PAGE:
[iDC] Marx, "Reproduction, " Play, the Steam Mill, and the Internet

Michael H Goldhaber michael at goldhaber.org
Thu Oct 15 07:38:04 UTC 2009

Dear All,

Christian Fuchs tangentially brought up Marx's theory that wages = the  
cost to the laborer of “reproducing” him or herself, so as to be able  
to keep working for the capitalist. This would include not only  
obtaining sufficient food, clothing and shelter, but procreation (the  
raising of the next generation of workers — who in Marx’s day would  
be  child laborers) and whatever recreation, which would include play,  
to permit the worker to come to work sufficiently mentally rested and  
physically exercised to keep doing assigned tasks as efficiently as  
possible. Thus this play is a sort of work, done for the needs of the  
capitalist rather than the  worker. (Play — and reproduction in Marx's  
sense in general — is still different from labor in that worker has  
some and generally  a large range of choices and inventive  
possibilities in how it is carried out.) There is no difficulty  
stretching this concept to include all forms of relaxation and  
amusement, from on-the-job bantering, to coffee-breaks to vacations,  
and even to the time after  retirement, the promise of which would  
presumably give the worker the motive to keep  working efficiently  
until that date arrives. That is, there is no trouble stretching the  
concept if one believes capitalism is (still) absolutely dominant. In  
that case, all play would be “playbor,” and no real distinction could  
be drawn between what happens on the Internet and what happens  
everywhere else.

Therefore, what is really of interest in this context is the extent to  
and the ways in which capitalism is less than totally dominant.   
First, labor has struggled with some success against at least the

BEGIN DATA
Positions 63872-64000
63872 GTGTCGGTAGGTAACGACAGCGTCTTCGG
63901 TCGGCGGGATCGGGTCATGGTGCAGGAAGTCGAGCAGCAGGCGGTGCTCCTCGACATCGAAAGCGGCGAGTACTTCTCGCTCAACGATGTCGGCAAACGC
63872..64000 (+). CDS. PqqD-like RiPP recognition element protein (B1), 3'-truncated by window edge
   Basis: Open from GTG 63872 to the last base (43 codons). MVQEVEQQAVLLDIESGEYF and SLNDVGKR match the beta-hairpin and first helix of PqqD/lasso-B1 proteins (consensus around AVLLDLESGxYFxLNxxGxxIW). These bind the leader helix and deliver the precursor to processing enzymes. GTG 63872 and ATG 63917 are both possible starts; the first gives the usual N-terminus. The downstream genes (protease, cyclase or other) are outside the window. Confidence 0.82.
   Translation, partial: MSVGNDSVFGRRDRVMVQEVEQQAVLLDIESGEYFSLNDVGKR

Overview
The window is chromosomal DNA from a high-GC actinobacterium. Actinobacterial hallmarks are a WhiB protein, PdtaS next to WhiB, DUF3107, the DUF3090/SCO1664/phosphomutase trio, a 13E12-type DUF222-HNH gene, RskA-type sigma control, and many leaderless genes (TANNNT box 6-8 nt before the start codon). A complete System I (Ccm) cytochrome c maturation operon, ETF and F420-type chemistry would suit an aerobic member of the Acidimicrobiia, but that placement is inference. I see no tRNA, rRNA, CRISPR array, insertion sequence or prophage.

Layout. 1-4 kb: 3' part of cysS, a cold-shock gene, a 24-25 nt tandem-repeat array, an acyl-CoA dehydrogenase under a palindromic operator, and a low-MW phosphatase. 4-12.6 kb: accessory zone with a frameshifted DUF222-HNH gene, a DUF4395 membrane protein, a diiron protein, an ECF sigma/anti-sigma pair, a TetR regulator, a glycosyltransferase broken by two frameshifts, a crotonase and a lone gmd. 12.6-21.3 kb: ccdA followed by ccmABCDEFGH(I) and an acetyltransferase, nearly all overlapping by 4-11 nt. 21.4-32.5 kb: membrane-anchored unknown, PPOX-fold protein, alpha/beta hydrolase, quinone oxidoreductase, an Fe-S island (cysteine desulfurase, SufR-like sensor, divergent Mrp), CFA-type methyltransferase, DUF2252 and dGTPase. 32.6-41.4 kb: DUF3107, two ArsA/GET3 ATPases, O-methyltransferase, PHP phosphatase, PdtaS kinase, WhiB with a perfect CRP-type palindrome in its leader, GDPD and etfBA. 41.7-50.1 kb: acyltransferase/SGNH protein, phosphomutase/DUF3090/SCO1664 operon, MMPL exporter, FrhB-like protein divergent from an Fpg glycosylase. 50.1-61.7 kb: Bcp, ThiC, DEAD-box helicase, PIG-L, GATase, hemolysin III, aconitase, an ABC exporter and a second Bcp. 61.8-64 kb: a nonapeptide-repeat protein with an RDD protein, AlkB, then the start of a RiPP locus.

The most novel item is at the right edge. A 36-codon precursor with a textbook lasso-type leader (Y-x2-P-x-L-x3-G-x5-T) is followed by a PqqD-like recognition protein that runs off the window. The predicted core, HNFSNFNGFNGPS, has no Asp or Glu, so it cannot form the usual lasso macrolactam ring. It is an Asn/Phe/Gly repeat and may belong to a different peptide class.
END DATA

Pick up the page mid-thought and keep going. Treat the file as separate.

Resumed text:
worst tendencies of capitalism. Second,individual workers do not lose  
all connection to other possibilities than being an instrument for  
capital. Third, capitalists  are not all seeing and all knowing; they  
cannot arrange things just as they would want; they often have only  
the shortest range of plans, thinking little about long-term  
consequences, and they don’t all want the same things  — which is  
related to Marx’s view that capitalism remains full of contradictions.  
Fourth, just as European  feudalism gave way (over hundreds of years)  
to capitalism, a case can be made that capitalism is now giving way  
(considerably faster) to a post-capitalist class society, which has  
different kinds of class relations and offers new sorts of openings,  
as well as some new negatives;  this is what I mean and have meant by  
the attention(-centered) economy. In this transitional period, a  
variety of alliances, resistances, self-identifications ,etc., take  
place between the two new classes (net attention receivers, or stars,  
to be brief, and net attention payers or fans, again to be brief) and  
the two old classes of capitalists and workers.  Fifth, It is also far  
from  impossible that through new connections via the Internet we  
might have a chance to move towards some sort of humane socialism.

To take it for granted that despite quite new kinds of interaction,  
whatever happens is still “capitalism” at work is just extending a  
term in a way that leads to great analytic confusion and little else.  
Instead each of the above aspects has different implications for the  
analysis of the relationship between work (and, certainly, wage labor)  
and play, on the Internet as well as elsewhere. One is that when  
capitalist firms or individual consultants make claims to other firms  
about how their services such as data collection and/or analysis would  
aid sales,  etc.,  these claims should never be taken at face value.  
The target firms usually know this, but a surprising number of  
comments on this list seem to me not to take such skepticism  
adequately into account. For example, firms that try to develop  
advertising gimmicks for use on Facebook, are now bemoaning a  
declining “click-through rate”, which is the main measure of success.   
[In the interest of full disclosure: As a result of a gift, I may have  
a small financial interest in one such firm.]

As to the possibility of socialism, technology matters. The title of  
the conference, “The Internet as Playground and Factory” is certainly